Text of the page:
Fly as High as the Sky!
After becoming heavy metal legends with their previous album The Number of the Beast, Iron Maiden proved they were far from out of ideas with Piece of Mind. Released just a year after The Number of the Beast, Iron Maiden had already changed significantly by this point. First of all, on this album Bruce Dickinson's creative influence begins to really shine through. He co-wrote many of the tracks on Piece of Mind, and even wrote one of the songs with no help from the other bandmates. He's a fantastic songwriter, and it's great to hear that he's leaving his mark on Iron Maiden's music. Secondly, this is the debut of now-legendary drummer Nicko McBrain. Clive Burr is a great drummer and I have an infinite respect for him, but Nicko McBrain is simply one of the best heavy metal drummers out there. He really is a key part of Iron Maiden, and a complete monster behind the drumkit as well.
The sound here is unmistakably Iron Maiden. Although there have been some changes in Iron Maiden since The Number of the Beast, their sound is generally the same. Of course, judging by the immense critical and commercial success of their previous masterwork, that's definitely not a problem. Piece of Mind shows Iron Maiden incorporating a few more prog influences into their sound, but that wouldn't happen completely until Powerslave.
Piece of Mind is a 9-track, 44:38 album. All of the songs here are pretty great except for maybe Still Life, which is decent. Die With Your Boots On and Sun and Steel are far from Iron Maiden's best, but they're still decent tracks. This is one of Iron Maiden's more inconsistent albums, but highlights like Where Eagles Dare, Revelations, The Trooper, and To Tame a Land make Piece of Mind an essential Maiden album.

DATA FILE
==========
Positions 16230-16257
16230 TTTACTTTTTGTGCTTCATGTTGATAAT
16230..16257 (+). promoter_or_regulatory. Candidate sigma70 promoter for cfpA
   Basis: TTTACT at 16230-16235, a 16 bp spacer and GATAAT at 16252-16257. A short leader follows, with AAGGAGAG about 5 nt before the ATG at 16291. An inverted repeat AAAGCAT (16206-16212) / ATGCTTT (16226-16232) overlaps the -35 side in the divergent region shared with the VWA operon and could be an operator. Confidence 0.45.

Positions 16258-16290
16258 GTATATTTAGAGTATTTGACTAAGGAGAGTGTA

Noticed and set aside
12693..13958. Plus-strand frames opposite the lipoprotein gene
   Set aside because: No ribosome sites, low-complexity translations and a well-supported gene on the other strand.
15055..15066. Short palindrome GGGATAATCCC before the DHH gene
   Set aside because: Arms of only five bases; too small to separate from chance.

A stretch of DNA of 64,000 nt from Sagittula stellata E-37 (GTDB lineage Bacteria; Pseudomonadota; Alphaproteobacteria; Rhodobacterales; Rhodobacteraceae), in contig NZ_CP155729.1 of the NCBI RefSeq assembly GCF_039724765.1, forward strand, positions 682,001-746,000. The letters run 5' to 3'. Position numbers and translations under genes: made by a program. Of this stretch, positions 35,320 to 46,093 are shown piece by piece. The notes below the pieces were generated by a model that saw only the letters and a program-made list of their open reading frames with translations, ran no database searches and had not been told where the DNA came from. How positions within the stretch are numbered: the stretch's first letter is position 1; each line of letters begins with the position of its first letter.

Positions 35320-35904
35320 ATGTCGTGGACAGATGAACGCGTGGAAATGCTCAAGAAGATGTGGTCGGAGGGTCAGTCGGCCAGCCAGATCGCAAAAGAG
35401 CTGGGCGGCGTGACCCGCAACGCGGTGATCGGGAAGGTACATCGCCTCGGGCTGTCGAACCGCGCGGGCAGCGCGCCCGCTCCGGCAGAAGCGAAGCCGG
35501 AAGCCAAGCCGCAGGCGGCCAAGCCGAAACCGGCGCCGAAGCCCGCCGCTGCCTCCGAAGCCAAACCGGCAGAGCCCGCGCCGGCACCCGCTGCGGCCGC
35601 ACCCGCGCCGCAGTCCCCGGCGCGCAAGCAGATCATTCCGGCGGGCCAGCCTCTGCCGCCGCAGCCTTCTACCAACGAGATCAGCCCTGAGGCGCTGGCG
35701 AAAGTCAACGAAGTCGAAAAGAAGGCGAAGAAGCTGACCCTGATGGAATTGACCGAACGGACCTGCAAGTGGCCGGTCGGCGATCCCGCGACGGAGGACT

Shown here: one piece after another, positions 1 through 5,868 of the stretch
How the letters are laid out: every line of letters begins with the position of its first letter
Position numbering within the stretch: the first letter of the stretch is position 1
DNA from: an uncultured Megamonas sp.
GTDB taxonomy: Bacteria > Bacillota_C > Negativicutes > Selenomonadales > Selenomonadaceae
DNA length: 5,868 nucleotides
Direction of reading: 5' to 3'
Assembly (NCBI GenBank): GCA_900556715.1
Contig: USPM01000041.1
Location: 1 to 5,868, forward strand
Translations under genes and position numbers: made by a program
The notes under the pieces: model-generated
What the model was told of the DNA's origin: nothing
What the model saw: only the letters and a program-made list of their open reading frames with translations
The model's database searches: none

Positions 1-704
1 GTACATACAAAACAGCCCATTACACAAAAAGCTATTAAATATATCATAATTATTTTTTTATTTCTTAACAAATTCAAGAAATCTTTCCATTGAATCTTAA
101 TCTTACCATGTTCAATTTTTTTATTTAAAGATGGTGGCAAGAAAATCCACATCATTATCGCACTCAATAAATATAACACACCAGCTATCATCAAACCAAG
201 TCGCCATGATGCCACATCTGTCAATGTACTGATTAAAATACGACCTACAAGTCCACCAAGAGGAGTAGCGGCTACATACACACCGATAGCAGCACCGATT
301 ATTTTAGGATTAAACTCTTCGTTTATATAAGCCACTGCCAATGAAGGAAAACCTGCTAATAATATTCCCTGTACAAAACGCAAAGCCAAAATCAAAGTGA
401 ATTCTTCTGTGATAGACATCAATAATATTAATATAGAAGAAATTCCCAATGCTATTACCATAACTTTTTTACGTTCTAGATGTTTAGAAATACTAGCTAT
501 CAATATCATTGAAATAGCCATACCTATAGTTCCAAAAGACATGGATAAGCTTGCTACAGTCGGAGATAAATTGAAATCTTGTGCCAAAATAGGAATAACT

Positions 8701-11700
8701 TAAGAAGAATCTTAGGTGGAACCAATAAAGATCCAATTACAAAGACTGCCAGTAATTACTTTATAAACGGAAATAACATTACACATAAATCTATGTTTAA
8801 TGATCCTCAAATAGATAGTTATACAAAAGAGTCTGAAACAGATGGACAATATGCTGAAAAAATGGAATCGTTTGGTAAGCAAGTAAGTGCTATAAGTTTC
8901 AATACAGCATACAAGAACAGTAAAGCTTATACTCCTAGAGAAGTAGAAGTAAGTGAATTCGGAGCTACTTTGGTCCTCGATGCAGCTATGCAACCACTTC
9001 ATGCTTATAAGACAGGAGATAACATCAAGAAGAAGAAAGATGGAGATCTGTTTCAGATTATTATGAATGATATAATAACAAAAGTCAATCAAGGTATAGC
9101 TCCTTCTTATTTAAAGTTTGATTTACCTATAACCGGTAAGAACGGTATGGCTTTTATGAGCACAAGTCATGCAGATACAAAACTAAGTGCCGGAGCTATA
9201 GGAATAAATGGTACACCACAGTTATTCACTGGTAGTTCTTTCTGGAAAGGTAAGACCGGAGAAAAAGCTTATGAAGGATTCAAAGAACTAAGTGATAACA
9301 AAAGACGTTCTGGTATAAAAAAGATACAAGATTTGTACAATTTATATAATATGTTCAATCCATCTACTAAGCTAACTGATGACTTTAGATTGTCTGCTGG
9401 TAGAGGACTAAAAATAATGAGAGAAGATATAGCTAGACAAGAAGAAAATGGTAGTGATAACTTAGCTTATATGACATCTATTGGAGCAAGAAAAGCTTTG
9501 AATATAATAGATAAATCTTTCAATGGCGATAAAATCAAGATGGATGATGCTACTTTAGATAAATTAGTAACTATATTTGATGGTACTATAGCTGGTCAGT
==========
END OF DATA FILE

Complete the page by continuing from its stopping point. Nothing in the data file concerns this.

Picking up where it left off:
Like most Iron Maiden albums, the musicianship is possibly the best part about the music. They are an exceptionally tight-playing group of virtuoso musicians, and Piece of Mind was when they really began showing this. On this album they acquired one of the best heavy metal drummers out there (Nicko McBrain), in addition to already having some of the best musicians in metal.
The production quality on Piece of Mind is great. I love the organic sound, yet dynamic enough to display Iron Maiden's powerful music. This isn't quite as good as Powerslave production-wise, but it's still definitely among the better heavy metal productions. By 1983 many bands were using "that terrible 80's sound", but Iron Maiden, thankfully, were never one of them.
Piece of Mind is yet another great album by Iron Maiden, and even though it's not quite as good as The Number of the Beast, it deserves the 4 star rating just as much. It's really a shame that many people overlook this album since it's between two seminal albums (The Number of the Beast and Powerslave), because it really is just as good as those releases. Highly recommended to all NWoBHM fans.